What Does pH Mean?
If you want to understand how pH impacts your health, you need to know a few basic things about acids and bases. From your science classes in school, you probably remember some of this. (I actually took chemistry all the way to college level and never asked what pH stood for! So, if you’ve ever wondered, it’s a shortened form of “potential Hydrogen”.)
In the simplest of terms, pH measures how much hydrogen is going to be attracted to the solution you’re measuring. A strong base (alkaline) has a strong negative electrical charge and will attract a lot of hydrogen because hydrogen atoms (H+) have a positive electrical charge. A strong acid is already positively charged, so hydrogen will not be attracted to it. The pH scale starts at 1, which is a strong acid, and goes to 14, which is a strong base.
How Does pH Affect Your Body?
But enough of the chemistry recap. Why does any of this matter for you? Well, your human body, along with all other life on earth, is actually a very complex electro-chemical machine. It’s absolutely fascinating how it works, but I won’t bore you with all the nerdy details.
The gist of it is that your body uses acids and bases because they have electrical charges. And it’s electrical charges that create movement and energy. Your thoughts, nerve signals, muscles, and even your heart beat is the result of electrical impulses.
For all of this to work in a synchronized, efficient way, your cells need to be bathing in fluid with the correct pH. And I don’t just mean your blood. There is an extracellular fluid (fluid outside your cells) in your blood vessels, called plasma (it’s the watery part of blood that holds all your blood cells). But there is also extracellular fluid in other compartments and pockets of your body, like inside your spine and joints, and on the outside of your blood vessels. All of these extracellular fluids impact your health.
What is Acidosis?
When people talk about the acid-alkaline balance of the human body, it’s the pH of your extracellular fluid they’re referring to, which should be slightly alkaline at about 7.4 (pure water is neutral at 7). The reason this is so important is because it controls how well your body can function. When your body fluids become acidic, it’s called acidosis, and it causes a range of health issues.
Acidosis describes the medical extreme, where you have to go to hospital for treatment. But, of course, what happens very commonly is that people have a mild, ongoing version of the condition, that isn’t recognized by physicians, but can still have an impact on your health.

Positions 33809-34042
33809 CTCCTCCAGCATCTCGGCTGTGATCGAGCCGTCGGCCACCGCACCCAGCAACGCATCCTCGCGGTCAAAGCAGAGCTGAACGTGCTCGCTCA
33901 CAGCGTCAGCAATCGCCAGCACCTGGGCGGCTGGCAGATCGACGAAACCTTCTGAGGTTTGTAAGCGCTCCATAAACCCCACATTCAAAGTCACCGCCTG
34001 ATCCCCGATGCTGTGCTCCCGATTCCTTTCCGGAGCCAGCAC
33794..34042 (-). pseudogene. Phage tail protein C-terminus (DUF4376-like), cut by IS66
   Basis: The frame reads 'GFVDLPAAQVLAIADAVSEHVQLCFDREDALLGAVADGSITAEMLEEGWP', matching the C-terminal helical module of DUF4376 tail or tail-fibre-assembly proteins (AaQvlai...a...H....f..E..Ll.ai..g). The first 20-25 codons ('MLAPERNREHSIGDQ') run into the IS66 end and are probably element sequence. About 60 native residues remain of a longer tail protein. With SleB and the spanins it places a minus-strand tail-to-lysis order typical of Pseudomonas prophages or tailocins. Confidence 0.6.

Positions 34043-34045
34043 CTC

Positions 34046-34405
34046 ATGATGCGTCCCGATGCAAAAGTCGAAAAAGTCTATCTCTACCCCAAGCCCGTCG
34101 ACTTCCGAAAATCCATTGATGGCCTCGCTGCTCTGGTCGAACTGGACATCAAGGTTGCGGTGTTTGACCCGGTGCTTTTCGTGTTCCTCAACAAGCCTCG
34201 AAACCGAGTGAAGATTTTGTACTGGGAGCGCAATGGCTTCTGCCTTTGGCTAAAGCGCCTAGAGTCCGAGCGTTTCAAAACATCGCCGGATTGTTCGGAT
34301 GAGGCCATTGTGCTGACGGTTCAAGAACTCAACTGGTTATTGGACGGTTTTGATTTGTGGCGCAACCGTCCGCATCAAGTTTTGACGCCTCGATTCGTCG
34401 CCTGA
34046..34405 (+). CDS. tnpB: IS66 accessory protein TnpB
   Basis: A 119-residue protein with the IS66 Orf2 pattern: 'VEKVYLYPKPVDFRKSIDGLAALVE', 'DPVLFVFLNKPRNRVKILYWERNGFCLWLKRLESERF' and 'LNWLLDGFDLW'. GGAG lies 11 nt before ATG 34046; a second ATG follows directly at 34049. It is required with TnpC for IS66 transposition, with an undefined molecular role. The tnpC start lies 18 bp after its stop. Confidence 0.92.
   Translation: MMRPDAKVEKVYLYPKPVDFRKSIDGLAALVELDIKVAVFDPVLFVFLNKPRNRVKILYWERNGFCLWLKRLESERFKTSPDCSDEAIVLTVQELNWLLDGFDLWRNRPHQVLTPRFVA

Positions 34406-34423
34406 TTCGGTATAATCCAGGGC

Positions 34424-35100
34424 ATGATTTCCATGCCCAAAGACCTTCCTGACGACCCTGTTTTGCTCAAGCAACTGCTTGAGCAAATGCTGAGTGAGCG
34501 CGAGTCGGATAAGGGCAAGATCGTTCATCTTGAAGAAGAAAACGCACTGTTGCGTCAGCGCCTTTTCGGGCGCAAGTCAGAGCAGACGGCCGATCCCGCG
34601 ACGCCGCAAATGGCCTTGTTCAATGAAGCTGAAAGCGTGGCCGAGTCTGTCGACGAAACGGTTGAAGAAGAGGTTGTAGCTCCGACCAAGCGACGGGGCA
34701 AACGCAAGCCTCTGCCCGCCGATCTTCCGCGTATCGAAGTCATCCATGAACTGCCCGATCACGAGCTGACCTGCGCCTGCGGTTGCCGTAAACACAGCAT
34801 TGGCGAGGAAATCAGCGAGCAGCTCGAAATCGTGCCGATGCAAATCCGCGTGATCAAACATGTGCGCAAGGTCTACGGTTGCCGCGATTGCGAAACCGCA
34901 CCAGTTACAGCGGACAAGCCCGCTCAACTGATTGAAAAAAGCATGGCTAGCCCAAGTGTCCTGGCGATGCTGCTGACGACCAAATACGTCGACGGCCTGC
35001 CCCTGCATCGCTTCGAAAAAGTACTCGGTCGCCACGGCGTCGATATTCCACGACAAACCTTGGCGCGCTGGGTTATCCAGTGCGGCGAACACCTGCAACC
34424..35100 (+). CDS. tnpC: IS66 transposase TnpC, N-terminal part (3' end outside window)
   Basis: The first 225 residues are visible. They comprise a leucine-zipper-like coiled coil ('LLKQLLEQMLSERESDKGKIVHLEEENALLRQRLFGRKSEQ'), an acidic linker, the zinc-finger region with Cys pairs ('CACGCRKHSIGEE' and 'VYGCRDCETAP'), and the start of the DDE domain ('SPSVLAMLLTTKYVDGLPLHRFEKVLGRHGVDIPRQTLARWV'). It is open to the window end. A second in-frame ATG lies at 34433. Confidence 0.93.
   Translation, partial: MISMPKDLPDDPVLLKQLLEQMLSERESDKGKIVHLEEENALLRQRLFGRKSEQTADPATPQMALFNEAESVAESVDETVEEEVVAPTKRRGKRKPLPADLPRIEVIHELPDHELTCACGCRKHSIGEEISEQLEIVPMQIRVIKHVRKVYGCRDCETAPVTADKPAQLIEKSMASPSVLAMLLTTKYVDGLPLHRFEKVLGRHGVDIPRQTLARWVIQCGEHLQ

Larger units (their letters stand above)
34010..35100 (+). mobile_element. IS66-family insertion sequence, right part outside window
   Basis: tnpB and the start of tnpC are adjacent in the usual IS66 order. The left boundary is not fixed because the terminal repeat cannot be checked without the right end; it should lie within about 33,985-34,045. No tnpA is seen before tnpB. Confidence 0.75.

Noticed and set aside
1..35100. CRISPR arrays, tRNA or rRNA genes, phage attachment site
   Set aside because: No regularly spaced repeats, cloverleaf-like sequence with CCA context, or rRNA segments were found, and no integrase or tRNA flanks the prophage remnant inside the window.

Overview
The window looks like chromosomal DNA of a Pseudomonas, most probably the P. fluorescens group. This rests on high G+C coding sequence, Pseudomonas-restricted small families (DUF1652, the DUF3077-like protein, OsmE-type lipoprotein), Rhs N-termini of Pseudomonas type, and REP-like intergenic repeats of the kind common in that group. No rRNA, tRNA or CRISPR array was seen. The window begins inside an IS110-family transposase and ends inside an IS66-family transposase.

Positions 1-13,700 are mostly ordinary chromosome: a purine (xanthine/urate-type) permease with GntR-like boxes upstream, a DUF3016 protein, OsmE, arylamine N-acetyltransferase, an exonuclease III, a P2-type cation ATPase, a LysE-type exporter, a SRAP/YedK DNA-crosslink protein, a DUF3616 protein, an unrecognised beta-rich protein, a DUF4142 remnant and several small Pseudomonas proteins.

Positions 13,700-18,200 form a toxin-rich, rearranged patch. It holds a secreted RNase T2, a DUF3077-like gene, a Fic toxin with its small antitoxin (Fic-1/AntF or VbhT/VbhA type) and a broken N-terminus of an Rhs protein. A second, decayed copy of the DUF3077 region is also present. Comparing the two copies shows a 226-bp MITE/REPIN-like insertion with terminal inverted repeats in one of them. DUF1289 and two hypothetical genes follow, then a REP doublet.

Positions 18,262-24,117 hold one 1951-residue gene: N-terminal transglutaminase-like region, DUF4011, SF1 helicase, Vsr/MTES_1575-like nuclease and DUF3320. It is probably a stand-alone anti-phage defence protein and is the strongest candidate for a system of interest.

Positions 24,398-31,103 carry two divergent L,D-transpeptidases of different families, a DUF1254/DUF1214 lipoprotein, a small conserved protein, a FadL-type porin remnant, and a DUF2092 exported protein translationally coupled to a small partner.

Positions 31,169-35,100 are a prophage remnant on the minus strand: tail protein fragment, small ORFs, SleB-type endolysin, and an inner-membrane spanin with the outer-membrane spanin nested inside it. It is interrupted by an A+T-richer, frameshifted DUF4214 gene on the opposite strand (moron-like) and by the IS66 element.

What is an Alkaline Diet?
An alkaline diet keeps your body fluids slightly alkaline, in the range they need to be for you to function at your best. If your extracellular fluids have become acidic for some reason, an alkaline diet can bring them back to a healthy range.
It’s not about the pH of the food you’re eating, it’s about how the food you’re eating influences your body’s pH. Even more specifically, it’s about how hard your body has to work to keep your pH under control after eating the foods.
Why is an Alkaline Diet Important?
See, if you eat foods that make your body acidic, it will try to compensate and get back to a healthy balance by releasing alkaline minerals to neutralize the acids. Unfortunately, one of the main minerals it uses for this is calcium, and it takes it right out of your bones. This can leave your bones deficient in this important mineral. Low calcium levels in bones are associated with osteoporosis, sarcopenia and other metabolic bone diseases.
Calcium and minerals can also be pulled from other body parts, eventually causing them to develop to deficiencies, too. These deficiencies can have both short-term and long-term effects on your health, as they keep your cells from functioning properly.
Struggling to function, your cells, tissues and organs can start to show symptoms of inflammation. This can be the worst for your kidneys, as they do most of the work correcting acidosis. So, they can become stressed and overworked over time.
What Foods are in the Alkaline Diet?
Basically, all fresh fruits and vegetables are in the alkaline diet. It can seem confusing at first, when you see lemons at the top of the list of alkalizing foods, and you know that they taste acidic. But remember it’s not about the pH of foods that you’re eating, it’s about the pH of your extracellular fluid after you’ve eaten the foods.
The reason fruits and vegetables are alkalizing is because they’re packed full of minerals, enzymes, and vitamins. This replaces the nutrients you’ve lost from trying to keep your body fluids alkaline. A general guideline is to eat 80% alkaline foods and 20% acid-forming foods.
This is important because some of the acidic foods are part of a normal healthy diet. For example, all meats are acid-forming, but the protein can give you health benefits as long as you balance it with a big serving of alkalizing vegetables.
Take Home Message
The pH scale is a measure of acidity and goes from 1-14, where 1 is a strong acid and 14 is a strong base. Your body uses acids and bases because they carry electrical charges. All of your physical energy and movement is powered by these electrical impulses. For this to work well, you need to have the right balance of acids and bases in your body fluids. When your body fluids become too acidic, it’s known as acidosis.
Acidosis can make you unwell in both the short-term and the long-term. The alkaline diet is high in nutrients that your body uses to control your pH. If you don’t get enough of these nutrients in your diet, your body compensates by taking minerals from your bones and other organs. This can lead to mineral deficiency which causes many different health issues. The foundation of the alkaline diet is plenty of fresh fruits and vegetables.